An opinionated BibLaTeX implementation of the Unified Stylesheet for Linguistics Journals
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README.md

biblatex-sp-unified

biblatex-sp-unified is an opinionated BibLaTeX implementation of the Unified Stylesheet for Linguistics Journal. The stylesheet was developed by CELxJ, the Committee of Editors of Linguistics Journals. There is a standard BibTeX implementation, called unified.bst, which was developed by Bridget Samuels, based on work done for the house-style of the journal Semantics and Pragmatics (S&P).

This project is a ground-up re-implementation in modern BibLaTeX. It is now being used by S&P in production.

Full documentation of the design choices can be found in doc/DOCUMENTATION.md.

Please file an issue to let us know of any problems you encounter and any recommendations for improvement.

Sources

The biblatex-sp-unified style consists of two files:

  • biblatex-sp-unified.bbx -- for formatting the bibliography.
  • sp-authoryear-comp.cbx -- for formatting in-text citations in the style of S&P.
    • Since the Unified Stylesheet does not give any guidelines for in-text citations, this file is optional and users can choose other citation styles.

Requirements and backward compatibility

Compiling LaTeX documents with this style depends on a modern TeX installation that includes BibLaTeX 2.0+. It is tested only with the biber backend.

This repository's tags correspond to supported BibLaTeX versions. If you have BibLaTeX 3.8 (or 3.8a), you should use biblatex-sp-unified@3.8.x where x is the latest value in the series.

You can check which version of BibLaTeX you have by running tlmgr info biblatex --only-installed --data cat-version at the command line.

Installation

The commands in this section must be run at the command line, e.g., Terminal.app on MacOS, or Terminal on many common Linux GUIs.

The two source files should be put somewhere where your TeX system can find them; for example, under the TEXMF "home" directory. Run this command to create the directory structure:

mkdir -p $(kpsewhich -var-value TEXMFHOME)/tex/latex/biblatex

And then copy/download each file into that directory (replace master in the URLs with the appropriate tag if you have an older version of BibLaTeX):

cd $(kpsewhich -var-value TEXMFHOME)/tex/latex/biblatex
wget https://raw.githubusercontent.com/semprag/biblatex-sp-unified/master/bbx/biblatex-sp-unified.bbx
wget https://raw.githubusercontent.com/semprag/biblatex-sp-unified/master/cbx/sp-authoryear-comp.cbx

If you are using the MacTeX distribution on macOS, you will end up with a file structure that looks like this:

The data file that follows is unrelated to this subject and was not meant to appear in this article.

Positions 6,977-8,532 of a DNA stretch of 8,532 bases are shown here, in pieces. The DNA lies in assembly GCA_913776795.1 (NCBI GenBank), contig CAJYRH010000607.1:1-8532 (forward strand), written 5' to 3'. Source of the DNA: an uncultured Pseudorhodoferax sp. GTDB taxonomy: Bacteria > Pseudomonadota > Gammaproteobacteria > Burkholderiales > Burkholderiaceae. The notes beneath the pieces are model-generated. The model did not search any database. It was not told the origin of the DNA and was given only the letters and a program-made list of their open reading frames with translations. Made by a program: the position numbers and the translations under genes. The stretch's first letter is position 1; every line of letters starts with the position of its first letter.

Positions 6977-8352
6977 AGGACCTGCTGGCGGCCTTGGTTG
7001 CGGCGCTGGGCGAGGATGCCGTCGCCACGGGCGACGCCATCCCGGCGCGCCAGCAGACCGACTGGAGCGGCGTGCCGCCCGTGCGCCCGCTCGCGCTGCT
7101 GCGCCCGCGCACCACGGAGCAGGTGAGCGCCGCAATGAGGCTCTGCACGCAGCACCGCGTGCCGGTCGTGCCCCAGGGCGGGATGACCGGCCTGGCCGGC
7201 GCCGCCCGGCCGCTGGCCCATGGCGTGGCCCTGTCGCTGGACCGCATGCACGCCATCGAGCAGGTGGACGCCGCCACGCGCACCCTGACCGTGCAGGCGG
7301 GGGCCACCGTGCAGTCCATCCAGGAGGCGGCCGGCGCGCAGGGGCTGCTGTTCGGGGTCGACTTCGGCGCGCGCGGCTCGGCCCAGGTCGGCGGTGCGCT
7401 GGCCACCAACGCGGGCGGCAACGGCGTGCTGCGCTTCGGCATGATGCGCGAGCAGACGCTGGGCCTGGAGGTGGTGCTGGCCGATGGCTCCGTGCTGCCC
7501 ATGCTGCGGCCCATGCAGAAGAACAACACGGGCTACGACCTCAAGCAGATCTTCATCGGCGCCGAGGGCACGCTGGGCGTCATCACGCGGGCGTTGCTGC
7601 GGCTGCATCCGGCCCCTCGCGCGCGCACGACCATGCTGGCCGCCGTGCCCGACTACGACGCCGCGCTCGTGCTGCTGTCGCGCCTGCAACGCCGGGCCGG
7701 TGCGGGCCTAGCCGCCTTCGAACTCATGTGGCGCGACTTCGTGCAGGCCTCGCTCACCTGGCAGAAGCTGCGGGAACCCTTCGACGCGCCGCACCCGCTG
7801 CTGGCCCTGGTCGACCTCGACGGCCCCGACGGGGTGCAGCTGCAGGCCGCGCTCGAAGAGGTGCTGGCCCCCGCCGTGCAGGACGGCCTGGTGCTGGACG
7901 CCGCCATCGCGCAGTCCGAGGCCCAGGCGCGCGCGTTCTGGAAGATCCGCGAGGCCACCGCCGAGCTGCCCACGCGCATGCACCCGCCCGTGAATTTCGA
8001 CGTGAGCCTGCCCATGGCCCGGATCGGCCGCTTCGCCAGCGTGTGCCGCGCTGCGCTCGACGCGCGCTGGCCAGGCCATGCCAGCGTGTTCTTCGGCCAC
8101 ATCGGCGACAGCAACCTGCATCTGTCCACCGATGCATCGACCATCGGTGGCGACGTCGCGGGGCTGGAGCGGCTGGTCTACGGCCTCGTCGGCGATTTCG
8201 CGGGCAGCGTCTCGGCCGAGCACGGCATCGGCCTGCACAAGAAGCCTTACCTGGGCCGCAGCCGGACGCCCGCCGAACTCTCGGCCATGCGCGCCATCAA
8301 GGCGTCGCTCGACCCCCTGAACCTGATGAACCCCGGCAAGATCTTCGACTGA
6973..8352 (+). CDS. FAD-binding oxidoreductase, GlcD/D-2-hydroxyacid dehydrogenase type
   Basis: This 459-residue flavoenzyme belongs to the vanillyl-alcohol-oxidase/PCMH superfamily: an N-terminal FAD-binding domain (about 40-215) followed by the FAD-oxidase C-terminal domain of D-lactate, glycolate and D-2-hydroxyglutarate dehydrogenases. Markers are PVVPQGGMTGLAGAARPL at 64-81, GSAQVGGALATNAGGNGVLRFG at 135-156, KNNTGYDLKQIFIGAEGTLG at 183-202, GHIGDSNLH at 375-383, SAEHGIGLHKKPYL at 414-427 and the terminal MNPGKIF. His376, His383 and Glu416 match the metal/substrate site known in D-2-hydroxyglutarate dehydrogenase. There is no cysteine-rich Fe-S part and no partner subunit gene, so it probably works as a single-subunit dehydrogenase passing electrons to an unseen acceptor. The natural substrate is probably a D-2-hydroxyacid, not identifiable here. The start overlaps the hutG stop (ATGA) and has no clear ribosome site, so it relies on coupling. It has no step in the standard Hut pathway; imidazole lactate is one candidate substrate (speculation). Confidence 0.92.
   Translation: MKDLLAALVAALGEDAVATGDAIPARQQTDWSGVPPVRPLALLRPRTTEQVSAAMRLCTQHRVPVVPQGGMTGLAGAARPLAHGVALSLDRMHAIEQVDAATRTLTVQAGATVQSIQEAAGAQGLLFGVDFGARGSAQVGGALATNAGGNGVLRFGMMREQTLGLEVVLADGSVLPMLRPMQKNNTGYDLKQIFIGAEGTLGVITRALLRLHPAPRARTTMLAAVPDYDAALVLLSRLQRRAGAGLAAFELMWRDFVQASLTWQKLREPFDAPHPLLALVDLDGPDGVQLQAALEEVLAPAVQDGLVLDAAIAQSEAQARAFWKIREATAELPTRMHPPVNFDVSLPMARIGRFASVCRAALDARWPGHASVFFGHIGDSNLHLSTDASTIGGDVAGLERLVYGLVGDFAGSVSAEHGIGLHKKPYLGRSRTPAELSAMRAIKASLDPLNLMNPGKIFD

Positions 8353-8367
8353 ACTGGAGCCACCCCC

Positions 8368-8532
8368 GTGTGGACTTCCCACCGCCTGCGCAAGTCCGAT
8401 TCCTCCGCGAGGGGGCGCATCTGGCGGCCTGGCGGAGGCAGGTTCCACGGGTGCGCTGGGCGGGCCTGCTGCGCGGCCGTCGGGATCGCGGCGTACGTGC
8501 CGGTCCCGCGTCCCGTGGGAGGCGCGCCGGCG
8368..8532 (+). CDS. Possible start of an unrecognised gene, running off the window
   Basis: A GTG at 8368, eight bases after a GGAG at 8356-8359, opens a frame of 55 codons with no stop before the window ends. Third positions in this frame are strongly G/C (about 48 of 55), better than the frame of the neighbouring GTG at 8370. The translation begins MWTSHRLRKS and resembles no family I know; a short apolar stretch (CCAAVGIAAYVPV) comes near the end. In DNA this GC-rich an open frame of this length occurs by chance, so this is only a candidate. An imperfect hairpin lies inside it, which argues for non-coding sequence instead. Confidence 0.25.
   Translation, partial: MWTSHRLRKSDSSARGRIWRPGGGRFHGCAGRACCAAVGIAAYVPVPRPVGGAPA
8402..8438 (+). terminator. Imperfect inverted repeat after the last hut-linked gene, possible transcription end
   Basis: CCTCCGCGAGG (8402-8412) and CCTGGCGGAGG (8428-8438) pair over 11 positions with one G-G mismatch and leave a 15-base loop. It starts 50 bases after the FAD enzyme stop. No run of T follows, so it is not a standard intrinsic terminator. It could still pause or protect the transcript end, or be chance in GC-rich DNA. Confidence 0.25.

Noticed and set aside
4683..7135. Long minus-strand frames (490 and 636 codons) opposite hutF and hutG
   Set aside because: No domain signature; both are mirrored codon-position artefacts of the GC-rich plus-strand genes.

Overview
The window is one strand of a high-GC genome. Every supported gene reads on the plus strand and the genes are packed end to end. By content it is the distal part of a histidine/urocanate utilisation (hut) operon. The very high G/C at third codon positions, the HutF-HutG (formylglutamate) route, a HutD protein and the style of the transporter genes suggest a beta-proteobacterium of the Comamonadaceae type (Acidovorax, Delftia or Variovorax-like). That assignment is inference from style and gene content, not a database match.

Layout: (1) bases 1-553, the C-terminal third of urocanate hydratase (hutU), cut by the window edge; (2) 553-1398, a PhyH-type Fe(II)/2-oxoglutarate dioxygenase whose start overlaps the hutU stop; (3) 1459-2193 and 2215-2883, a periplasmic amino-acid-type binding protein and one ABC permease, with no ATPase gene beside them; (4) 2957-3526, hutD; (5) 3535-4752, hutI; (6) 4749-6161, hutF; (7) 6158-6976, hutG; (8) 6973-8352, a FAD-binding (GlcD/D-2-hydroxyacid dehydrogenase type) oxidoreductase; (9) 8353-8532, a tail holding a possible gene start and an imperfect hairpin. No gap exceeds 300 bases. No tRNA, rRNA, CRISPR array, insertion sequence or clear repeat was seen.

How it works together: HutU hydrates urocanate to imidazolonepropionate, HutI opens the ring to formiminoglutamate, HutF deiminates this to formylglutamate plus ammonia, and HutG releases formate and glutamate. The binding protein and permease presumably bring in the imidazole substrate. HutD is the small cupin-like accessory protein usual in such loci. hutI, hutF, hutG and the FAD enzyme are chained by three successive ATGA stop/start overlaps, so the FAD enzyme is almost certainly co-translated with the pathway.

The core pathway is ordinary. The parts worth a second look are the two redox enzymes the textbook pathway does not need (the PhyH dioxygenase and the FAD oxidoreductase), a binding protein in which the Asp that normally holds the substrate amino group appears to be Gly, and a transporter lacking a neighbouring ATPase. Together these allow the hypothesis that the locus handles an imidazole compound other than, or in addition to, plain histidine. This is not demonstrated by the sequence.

~/Library/texmf/tex/latex/biblatex/biblatex-sp-unified.bbx
~/Library/texmf/tex/latex/biblatex/sp-authoryear-comp.cbx

Configuring your .tex document to use the style

To use the style in conjunction with S&P's sp.cls, simply add the biblatex class option when importing sp.cls:

\documentclass[biblatex]{sp}

If you are not using the S&P document class, you can still use this style by adding the following to your preamble (after \documentclass{...} but before \begin{document}):

\usepackage[backend=biber,
            bibstyle=biblatex-sp-unified,
            citestyle=sp-authoryear-comp,
            maxcitenames=3,
            maxbibnames=99]{biblatex}

If you were previously using natbib, remove \usepackage{natbib} and any accompanying \bibliographystyle{...} and \bibpunct{...} settings. You might also find it helpful to add natbib to the list of options (\usepackage[..., natbib]{biblatex}), to load BibLaTeX's natbib compatibility module, which implements common natbib commands like \citet, \citep, \citealt, \citealp, etc.

Configuring your document to use BibLaTeX instead of BibTeX

Whether you're using sp.cls or a different document class, you'll need to change the usual BibTeX commands to BibLaTeX, in two places:

  1. Replace the \bibliography{your-bibfile} line in the backmatter with \printbibliography.
  2. Add the following command to your preamble: \addbibresource{your-bibfile.bib}
    • NB: the .bib extension must be included (unlike BibTeX)

Testing

Testing consists of rendering unified-test.tex (and unified-test.bib) into a PDF, converting to plain text, then comparing to a static file containing the expected output (test/unified-test.expected.md)[test/unified-test.expected.md]. The various steps are specified in the Makefile, which can be run by calling make test.